Sydneysiders have so far avoided the explosion in cases experienced in Victoria- despite 21 cases now being linked to an outbreak of the virus at a pub in Casula in the city’s south-west.
But University of New South Wales epidemiologist Professor Mary-Louise McLaws said the spike in NSW was very different to how Melbourne’s outbreak spread.
‘What happened in Melbourne was incredibly unique,’ she said.
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Police question a pedestrian in the Melbourne CBD on Monday as the city endures a six-week COVID-19 lockdown. A leading epidemiologist has said the cirumstances around the city’s outbreak were ‘incredibly unique’
‘We had highly interconnected family clustering. And that clustering was very big, with many people living in high density with close social and family connections.’
She told ABC News health authorities still had to act quickly with the outbreak at the Crossroads Hotel – adding the virus could have spread to anywhere in the state from the popular truck stop.
Australian National University infectious diseases expert Peter Collignon said the pub outbreak in Sydney’s western fringe was concerning.
He added health authorities could stem the outbreak with rigorous ‘ring-fencing’ in infected suburbs.
Such a strategy would mean certain areas of the city may be put into lockdown without having to impose stage three restrictions on the entirety of greater Sydney.
‘If you have an outbreak in Bondi, I am not sure Penrith necessarily has to be shut down,’ he said.
People queue up in their vehicles for a COVID-19 test at a testing station at the Crossroads Hotel in south-western Sydney – linked to at least 21 infections of the virus – on Monday. Another expert said localised lockdowns in hotspot suburbs could stem the spread of the virus in New South Wales
Professor McLaws had earlier said the point at which authorities could no longer effectively use contact tracing to suppress an outbreak was 100 cases over the course of two incubation periods.
COVID-19’s incubation period – the time between exposure to the virus and the first appearance of symptoms – is between one and 14 days, according to the federal government’s Department of Health.
The Casula outbreak has been linked to five other venues in Sydney, including a local gym, Canterbury Leagues Club and Sydney’s famous Star City Casino.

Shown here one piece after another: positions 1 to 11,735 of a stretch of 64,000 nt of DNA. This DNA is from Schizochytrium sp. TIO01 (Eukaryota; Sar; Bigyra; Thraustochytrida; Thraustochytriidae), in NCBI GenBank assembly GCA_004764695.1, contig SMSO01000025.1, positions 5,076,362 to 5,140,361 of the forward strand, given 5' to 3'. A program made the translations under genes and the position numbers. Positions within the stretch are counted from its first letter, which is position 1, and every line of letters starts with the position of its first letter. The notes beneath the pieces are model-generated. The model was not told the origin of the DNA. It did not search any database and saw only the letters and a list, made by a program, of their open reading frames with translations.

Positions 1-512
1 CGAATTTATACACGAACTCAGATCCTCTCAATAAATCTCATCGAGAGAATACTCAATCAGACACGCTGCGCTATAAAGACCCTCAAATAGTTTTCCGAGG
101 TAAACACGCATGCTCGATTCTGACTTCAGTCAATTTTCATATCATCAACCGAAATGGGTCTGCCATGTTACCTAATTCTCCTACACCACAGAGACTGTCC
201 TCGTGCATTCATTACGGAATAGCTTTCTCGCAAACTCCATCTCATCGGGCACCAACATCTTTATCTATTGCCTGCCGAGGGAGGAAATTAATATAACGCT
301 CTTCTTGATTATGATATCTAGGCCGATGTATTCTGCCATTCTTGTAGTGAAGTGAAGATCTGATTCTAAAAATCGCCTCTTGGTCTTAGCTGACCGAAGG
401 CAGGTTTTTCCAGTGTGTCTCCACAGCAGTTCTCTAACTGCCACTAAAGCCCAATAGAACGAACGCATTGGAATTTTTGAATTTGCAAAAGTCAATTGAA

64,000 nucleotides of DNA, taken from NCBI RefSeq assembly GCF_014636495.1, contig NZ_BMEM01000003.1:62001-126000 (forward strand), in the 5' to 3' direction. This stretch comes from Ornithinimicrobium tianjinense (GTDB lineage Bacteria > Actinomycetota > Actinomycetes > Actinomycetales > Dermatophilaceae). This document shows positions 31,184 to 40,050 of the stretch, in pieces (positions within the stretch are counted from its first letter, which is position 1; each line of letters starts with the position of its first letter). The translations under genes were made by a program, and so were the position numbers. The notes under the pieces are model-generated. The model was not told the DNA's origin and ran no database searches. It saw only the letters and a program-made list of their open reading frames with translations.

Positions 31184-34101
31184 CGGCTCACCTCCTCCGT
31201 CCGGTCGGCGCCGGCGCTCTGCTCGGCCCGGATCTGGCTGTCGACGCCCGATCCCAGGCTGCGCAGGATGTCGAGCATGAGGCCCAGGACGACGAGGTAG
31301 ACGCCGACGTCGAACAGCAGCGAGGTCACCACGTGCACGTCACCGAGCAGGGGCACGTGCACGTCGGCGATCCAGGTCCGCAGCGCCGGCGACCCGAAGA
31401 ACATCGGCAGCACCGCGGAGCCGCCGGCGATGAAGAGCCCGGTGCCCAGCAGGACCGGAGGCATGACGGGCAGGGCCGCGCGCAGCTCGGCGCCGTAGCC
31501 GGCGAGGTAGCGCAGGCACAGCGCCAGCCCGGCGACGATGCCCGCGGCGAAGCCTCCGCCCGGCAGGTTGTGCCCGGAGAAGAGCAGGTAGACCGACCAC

A health worker in protective equipment administering COVID-19 tests to people in their cars at the Crossroads Hotel testing centre in Sydney on July 13
Growing concern about the spike in cases has led South Australia Premier Stephen Marshall to say he will be extensively reviewing his state’s scheduled reopening to NSW and SA.
SA is due to lift restrictions from July 20 but Premier Steven Marshall says there’s a question mark over the existing timetable.
‘We’ve got to have a very close look at what’s happening with that cluster [Casula outbreak], that’s raising some real queries,’ he said.
Pictured: The Sydney venues feared to be at the centre of COVID-19 outbreaks
‘We’ve just got to see if there is a significant escalation between now and the 20th of July.
‘But if it’s not safe to lift our border restrictions then we will not be doing so.’
SA has previously lifted the quarantine restrictions for people coming from Queensland, Tasmania, the Northern Territory and Western Australia.
Australian National University Professor Peter Collignon
But it has imposed a hard border closure with Victoria, only allowing locals to return and essential travellers through, because of the surge of infections in Melbourne.
Victorian authorities are meanwhile scrambling to suppress a second wave of the coronavirus as new outbreaks pop up across Melbourne.
Of 177 new COVID-19 cases reported on Monday, 151 remain under investigation, a trend that has become a constant in the last week as health authorities work hard to establish links between cases.
Victorian Chief Health Officer Brett Sutton said the latest infection tally followed three consecutive days of case numbers exceeding 200.
‘I’m not going to be complacent about today’s number, it is great that it is lower than our peak, but we may not have reached our peak yet,’ he told reporters.
‘I would like to see a week of decreasing numbers before I say I have greater confidence about the direction we’re going in.’